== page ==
On 3 June, Brett Redfearn, Director of the SEC’s Division of Trading and Markets, delivered remarks at the 2019 Annual Conference of the National Investor Relations Institute in a speech entitled “The Nexus of Equity Market Structure and Investor Relations.” In his remarks, Redfearn discussed: (i) the current structure of US equity markets, which “can be characterized by two words — fragmentation and speed”; (ii) the SEC’s oversight of market structure; (iii) strengths of U.S. equity markets; (iv) SEC initiatives to improve market structure; and (v) the SEC’s agenda for market structure, which covers issues related to thinly-traded securities, the SEC’s transaction fee pilot, and market data and market access. To address illiquidity in markets for thinly traded securities, Redfearn mentioned Treasury’s recommendation to allow issuers of thinly-traded securities to suspend unlisted trading privileges for non-listing exchanges; however, Redfearn also noted possible alternative solutions such as periodic auctions and manual market making. With respect to the SEC’s transaction fee pilot, Redfearn responded to commenters’ concerns by emphasizing: (i) the inclusion of a zero rebate bucket will enable the SEC to assess the existing regulatory fee cap of 30 mils, including “any fee cap in one or more segments of the market”; and (ii) the pilot program “is intended to gather data to facilitate an empirical assessment of the effect of exchange transaction fees and rebates broadly . . . [and] will automatically sunset after one year unless the SEC affirmatively acts to extend it for an additional year.” He also noted that “nearly every institutional investor that submitted a comment supported conducting a pilot and testing a zero rebate group.” Finally, with respect to market data and market access, Redfearn articulated concerns regarding the impact of the current “two-tiered” system for smaller firms and retail investors and concluded, “I anticipate that you will hear more about these topics in the coming months.”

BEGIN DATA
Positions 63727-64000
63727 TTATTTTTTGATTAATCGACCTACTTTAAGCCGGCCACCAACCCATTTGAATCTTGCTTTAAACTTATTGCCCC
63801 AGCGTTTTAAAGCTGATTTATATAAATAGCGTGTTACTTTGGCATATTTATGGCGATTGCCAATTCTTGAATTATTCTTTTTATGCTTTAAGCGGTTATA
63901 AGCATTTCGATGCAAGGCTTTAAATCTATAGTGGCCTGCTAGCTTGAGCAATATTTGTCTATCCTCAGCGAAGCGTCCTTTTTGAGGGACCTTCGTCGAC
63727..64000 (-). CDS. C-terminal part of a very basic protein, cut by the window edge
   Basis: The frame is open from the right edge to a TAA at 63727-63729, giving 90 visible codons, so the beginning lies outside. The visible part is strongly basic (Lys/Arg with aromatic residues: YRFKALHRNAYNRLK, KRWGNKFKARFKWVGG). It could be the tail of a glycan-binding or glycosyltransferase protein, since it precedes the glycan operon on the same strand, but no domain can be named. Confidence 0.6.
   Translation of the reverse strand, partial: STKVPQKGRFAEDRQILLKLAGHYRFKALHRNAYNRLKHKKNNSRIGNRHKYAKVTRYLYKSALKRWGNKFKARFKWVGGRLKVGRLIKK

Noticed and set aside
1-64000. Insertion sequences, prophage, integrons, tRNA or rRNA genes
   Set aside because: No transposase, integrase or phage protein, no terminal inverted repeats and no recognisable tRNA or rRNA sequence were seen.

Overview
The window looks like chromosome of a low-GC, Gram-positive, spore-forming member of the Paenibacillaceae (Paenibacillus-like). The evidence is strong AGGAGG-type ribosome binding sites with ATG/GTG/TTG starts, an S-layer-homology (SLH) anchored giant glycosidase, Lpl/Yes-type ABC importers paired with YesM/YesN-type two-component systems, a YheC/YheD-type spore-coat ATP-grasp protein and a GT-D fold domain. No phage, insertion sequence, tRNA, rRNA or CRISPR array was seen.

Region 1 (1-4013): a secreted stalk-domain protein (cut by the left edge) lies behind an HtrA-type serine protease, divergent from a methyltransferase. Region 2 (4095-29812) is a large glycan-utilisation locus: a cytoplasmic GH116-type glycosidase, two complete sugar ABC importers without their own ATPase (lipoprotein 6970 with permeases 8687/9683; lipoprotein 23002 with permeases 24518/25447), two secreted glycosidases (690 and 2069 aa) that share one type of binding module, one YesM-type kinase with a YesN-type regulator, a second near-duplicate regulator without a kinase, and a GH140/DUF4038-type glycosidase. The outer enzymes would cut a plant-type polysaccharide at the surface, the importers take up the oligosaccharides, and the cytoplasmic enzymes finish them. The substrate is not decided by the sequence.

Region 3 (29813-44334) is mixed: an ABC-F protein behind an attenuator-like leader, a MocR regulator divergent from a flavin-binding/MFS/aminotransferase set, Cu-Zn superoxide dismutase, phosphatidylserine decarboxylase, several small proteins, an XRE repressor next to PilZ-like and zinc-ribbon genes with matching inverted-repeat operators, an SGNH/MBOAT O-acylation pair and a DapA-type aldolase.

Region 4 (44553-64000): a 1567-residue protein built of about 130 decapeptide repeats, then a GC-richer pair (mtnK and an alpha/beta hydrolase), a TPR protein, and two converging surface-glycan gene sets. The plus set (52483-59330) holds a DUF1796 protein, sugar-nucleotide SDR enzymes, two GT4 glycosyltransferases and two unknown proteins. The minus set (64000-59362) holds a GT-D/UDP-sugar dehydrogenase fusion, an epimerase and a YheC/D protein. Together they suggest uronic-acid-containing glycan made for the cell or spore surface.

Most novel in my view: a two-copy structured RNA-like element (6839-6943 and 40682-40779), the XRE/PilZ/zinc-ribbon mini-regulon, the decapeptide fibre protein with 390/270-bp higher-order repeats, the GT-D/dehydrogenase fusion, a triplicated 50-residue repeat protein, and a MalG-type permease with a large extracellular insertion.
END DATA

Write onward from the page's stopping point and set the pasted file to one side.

SEC Announces New Cybersecurity Advisor to the Chairman and New Deputy Director of the Office of Municipal Securities
On 3 June, the SEC announced that Kevin Zerrusen will serve as SEC Chairman Jay Clayton’s Senior Advisor for Cybersecurity Policy. Zerrusen left his position as Managing Director at Goldman Sachs for the SEC, having previously worked at the Central Intelligence Agency for 30 years. In his new role, Zersussen “will coordinate efforts across the agency to address cybersecurity policy, engage with external stakeholders, and help enhance the SEC’s mechanisms for assessing cyber-related risks.” Separately, on 3 June, the SEC also announced that Ahmed Abonamah has been named Deputy Director of the agency’s Office of Municipal Securities (“OMS”). Abonamah joined the SEC over three years ago from Squire Patton Boggs LLP and most recently served as senior counsel to the Director of OMS.
SEC Announces Enforcement and Investor Education Initiatives Aimed at Teachers and Military Service Members
On 3 June, the SEC announced two new initiatives aimed at teachers and military service members that will “build on the Commission’s past efforts and [will] focus additional enforcement and investor education resources on behalf of teachers, veterans, and active duty military personnel stationed domestically and abroad.” The Enforcement Division’s Retail Strategy Task Force will lead these initiatives to “increase proactive outreach to these groups to educate them about savings and investment, investment fees and expenses, retirement programs specific to educators and service members, and the red flags of investment fraud.”
SEC Announces New Appointments